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    Stem cell trial aims to cure AMD

    London—The London Project to Cure Blindness announced it successfully performed a surgery to transplant retinal pigment epithelium (RPE) derived from stem cells into a patient suffering from vision loss from wet age-related macular degeneration (AMD).

    The surgery was the first in a trial to investigate the safety and efficacy of transplanting the cells using a specifically engineered patch inserted behind the retina. The surgery takes one to two hours.

    More on retina: Bad blue light, macular pigment, and prescriptive carotenoids

    According to the London Project to Cure Blindness, the operation took place last month, and there have been no complications reported. The organization says it hopes to report the patient’s outcome in terms of initial visual recovery by early December 2015.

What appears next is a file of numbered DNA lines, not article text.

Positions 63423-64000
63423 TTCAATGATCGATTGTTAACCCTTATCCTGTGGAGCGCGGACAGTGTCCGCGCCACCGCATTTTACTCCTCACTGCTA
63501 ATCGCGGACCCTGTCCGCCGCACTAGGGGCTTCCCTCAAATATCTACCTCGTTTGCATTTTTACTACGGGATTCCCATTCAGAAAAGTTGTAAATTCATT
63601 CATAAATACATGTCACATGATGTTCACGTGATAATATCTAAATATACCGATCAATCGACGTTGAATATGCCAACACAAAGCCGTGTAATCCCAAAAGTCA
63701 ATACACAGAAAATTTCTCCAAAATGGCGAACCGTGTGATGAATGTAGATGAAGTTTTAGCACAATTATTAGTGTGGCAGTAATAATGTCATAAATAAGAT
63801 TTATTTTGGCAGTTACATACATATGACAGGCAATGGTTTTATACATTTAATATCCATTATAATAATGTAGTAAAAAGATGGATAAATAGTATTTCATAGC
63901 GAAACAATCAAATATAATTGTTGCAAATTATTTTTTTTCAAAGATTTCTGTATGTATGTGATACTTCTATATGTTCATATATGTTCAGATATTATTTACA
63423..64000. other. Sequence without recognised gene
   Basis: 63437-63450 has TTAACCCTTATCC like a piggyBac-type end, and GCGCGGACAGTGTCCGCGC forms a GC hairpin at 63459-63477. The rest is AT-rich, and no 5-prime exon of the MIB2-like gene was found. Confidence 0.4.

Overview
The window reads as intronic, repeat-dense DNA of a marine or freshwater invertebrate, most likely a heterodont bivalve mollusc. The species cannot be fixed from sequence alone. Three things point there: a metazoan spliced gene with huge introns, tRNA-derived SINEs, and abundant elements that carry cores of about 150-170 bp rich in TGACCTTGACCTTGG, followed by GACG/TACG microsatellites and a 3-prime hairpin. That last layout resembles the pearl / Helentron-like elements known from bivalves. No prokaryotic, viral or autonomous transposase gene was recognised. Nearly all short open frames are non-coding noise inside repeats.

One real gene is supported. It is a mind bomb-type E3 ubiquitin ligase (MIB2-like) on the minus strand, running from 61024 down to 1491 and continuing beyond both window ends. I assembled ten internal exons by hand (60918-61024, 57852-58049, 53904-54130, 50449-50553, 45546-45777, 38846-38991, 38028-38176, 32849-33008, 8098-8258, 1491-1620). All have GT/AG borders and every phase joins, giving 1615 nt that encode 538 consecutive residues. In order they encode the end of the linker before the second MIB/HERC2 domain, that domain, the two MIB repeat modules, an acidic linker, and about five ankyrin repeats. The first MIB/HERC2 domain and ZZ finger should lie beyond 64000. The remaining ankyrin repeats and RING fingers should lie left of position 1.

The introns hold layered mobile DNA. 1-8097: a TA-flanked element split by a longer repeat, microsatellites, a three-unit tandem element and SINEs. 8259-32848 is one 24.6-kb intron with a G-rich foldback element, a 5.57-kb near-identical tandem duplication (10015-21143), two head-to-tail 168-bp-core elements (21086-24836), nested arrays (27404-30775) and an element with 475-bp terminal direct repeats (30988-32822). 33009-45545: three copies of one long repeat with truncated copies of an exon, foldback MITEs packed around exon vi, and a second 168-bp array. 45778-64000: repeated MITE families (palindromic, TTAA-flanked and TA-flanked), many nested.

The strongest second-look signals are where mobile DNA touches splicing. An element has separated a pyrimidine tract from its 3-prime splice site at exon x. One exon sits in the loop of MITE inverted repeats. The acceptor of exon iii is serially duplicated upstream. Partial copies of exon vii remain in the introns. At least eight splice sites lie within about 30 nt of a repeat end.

Researches plan to recruit 10 patients over an 18-month period. The patients will be followed over the course of 12 months to assess the safety and stability of the cells and their effect in restoring vision.

    “There is real potential that people with wet age-related macular degeneration will benefit in the future from transplantation of these cells,” says retinal surgeon Lyndon Da Cruz, MA, MBBS, PhD, FRCOphth, FRACO, from Moorfields Eye Hospital, who is performing the operations and is co-leading the London Project.

    Next: The future of AMD treatment?

    Colleen E. McCarthy
    Colleen McCarthy is a freelance writer based in the Cleveland area and a former editor of Optometry Times. She is a 2010 graduate of the ...


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